Five Minutes Five Issues: Punishing Russia, Israel Brouhaha, Marijuana Delay, Troops Suicides, Torture Report

A new episode of Five Minutes Five Issues posted on Saturday. You can listen to it, and read a transcript, below. You can also find previous episodes of the show at Stitcher, iTunes, YouTube, and SoundCloud.

Listen to the new episode here:

Read a transcript of the new episode, including links to further information regarding the topics discussed, here:

The Ron Paul Institute for Peace and Prosperity welcomes you to Five Minutes Five Issues.

Starting in five four three two one.

Hello, I am Adam Dick, a Ron Paul Institute senior fellow.

Let’s start.

Issue one.

On Thursday, President Barack Obama announced his actions, including the expulsion of 35 Russian diplomats, in response to purported Russian government actions including interfering with the 2016 United States presidential election.

US House of Representatives Speaker Paul Ryan immediately cheered Obama’s actions, calling them “overdue” and saying Russia “has consistently sought to undermine [America’s interests], sowing dangerous instability around the world.”

However, many Americans, including some House members, have been asking, “Where is the proof?” As I mentioned in last week’s Five Minutes Five Issues episode, some House members have expressed concern to Obama about the president taking unilateral action against Russia and have requested Obama provide a classified briefing to all Congress members to present the evidence of Russian interference in the election.

But, with the House speaker providing gung-ho support for the new anti-Russia actions, Obama can proceed unhindered.

Issue two.

In the September 17 episode of Five Minutes Five Issues, I talked about the United States government having just announced $38 billion in military aid to the Israel government over ten years — a record amount to any government.

This week, I see media reporting on tension between Israel Prime Minister Benjamin Netanyahu and the Obama administration. The tension is related to the US government abstaining on a United Nations Security Council vote concerning Israel and US Secretary of State John Kerry making some comments critical of Israeli government policies.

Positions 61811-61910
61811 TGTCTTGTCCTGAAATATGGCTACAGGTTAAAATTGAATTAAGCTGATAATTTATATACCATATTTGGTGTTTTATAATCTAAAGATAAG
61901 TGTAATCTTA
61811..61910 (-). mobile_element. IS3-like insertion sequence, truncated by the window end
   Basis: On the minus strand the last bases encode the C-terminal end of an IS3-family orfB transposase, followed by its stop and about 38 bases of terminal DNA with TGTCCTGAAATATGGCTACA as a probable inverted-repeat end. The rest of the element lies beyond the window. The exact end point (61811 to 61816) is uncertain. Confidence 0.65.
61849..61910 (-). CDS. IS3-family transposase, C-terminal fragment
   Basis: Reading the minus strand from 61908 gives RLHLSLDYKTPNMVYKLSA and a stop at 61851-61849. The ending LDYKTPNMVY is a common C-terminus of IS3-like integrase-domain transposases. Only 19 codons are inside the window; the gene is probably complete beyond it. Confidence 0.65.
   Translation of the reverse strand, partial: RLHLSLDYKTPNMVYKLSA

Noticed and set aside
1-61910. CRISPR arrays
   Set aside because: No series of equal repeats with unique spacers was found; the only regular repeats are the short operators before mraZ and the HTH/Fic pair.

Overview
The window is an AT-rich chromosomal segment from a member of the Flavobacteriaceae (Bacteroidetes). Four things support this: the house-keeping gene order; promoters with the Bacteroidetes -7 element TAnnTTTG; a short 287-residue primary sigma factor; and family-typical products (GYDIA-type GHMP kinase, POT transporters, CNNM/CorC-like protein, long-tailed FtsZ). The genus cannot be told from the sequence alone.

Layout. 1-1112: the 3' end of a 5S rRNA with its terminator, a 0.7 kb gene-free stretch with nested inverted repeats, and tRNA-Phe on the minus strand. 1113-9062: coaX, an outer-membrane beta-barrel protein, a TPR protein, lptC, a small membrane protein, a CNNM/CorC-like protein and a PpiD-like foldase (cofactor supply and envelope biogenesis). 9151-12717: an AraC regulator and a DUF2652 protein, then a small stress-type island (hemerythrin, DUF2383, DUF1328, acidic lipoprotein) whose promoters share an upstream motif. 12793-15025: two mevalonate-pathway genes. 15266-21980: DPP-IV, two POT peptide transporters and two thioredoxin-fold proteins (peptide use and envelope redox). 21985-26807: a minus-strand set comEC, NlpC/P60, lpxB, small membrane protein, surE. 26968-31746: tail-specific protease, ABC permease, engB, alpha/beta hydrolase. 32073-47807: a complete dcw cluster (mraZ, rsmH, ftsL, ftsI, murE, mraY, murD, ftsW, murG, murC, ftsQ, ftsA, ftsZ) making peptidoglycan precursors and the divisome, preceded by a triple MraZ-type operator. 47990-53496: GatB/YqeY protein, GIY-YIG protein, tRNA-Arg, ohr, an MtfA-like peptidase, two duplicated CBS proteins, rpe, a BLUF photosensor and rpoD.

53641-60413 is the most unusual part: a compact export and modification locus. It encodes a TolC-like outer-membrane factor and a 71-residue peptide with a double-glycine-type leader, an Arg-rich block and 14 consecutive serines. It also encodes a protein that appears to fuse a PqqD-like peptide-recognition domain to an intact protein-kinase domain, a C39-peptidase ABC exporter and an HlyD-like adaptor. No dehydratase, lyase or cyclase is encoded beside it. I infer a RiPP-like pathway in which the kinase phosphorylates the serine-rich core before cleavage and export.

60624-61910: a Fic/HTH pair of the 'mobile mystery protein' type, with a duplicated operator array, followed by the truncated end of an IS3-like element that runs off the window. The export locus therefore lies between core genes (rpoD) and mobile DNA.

I might believe the international brouhaha is more than a distracting performance if there appeared to be any chance US aid to Israel would be cut off or even reduced.

Issue three.

Massachusetts voters approved on November 8 legalizing marijuana in their state. The approved ballot measure calls for allowing marijuana stores to open in January of 2018. “Not so fast,” said several state legislators who on Wednesday quickly passed, with no vote by either the full state Senate or House, legislation delaying the opening of the stores by six months, that is, until July of 2018.

Joshua Miller and Jim O’Sullivan reported at the Boston Globe how a few lawmakers quickly approved the change without any public hearings or pubic notice. In the state Senate, the Senate president and Republican minority leader appear to have passed the marijuana law change in less than a minute, with no other senators present. Then, Miller and O’Sullivan relate, “[l]ess than an hour later in the House, with about five members on hand and Democratic Representative Paul Donato presiding, passage was even faster, taking seconds to add their approval to the measure.” All this was done during an informal session when the legislative bodies had completed their normal sessions. In the informal session, Miller and O’Sullivan report that no roll-call votes are permitted and legislation passes unless a member objects.

Massachusetts Governor Charlie Baker signed the legislation into law on Friday.

Issue four.

Tom Vanden Brook wrote at USA Today on Thursday regarding some newly released US military statistics. Brook relates that the statistics show that more US troops deployed to the Middle East in the ISIS War have died from suicide than have been killed in combat.

Issue five.

Josh Gerstein writes at Politico that another potential avenue has opened for the complete torture report of the US Senate Intelligence Committee to be made public. On Wednesday, Judge Royce C. Lamberth of the US District Court for the District of Columbia ordered the preservation of torture-related items including the report, the Central Intelligence Agency’s (CIA) response to the report, and all documents referenced or otherwise relied upon in the Senate committee report or the CIA response. Lamberth also ordered that a copy of the report be delivered to the court.


That’s a wrap.

Transcripts of Five Minutes Five Issues episodes, including links to related information, are at the Ron Paul Institute blog.

Five four three two one.

Reprinted with permission from the Ron Paul Institute for Peace and Prosperity.

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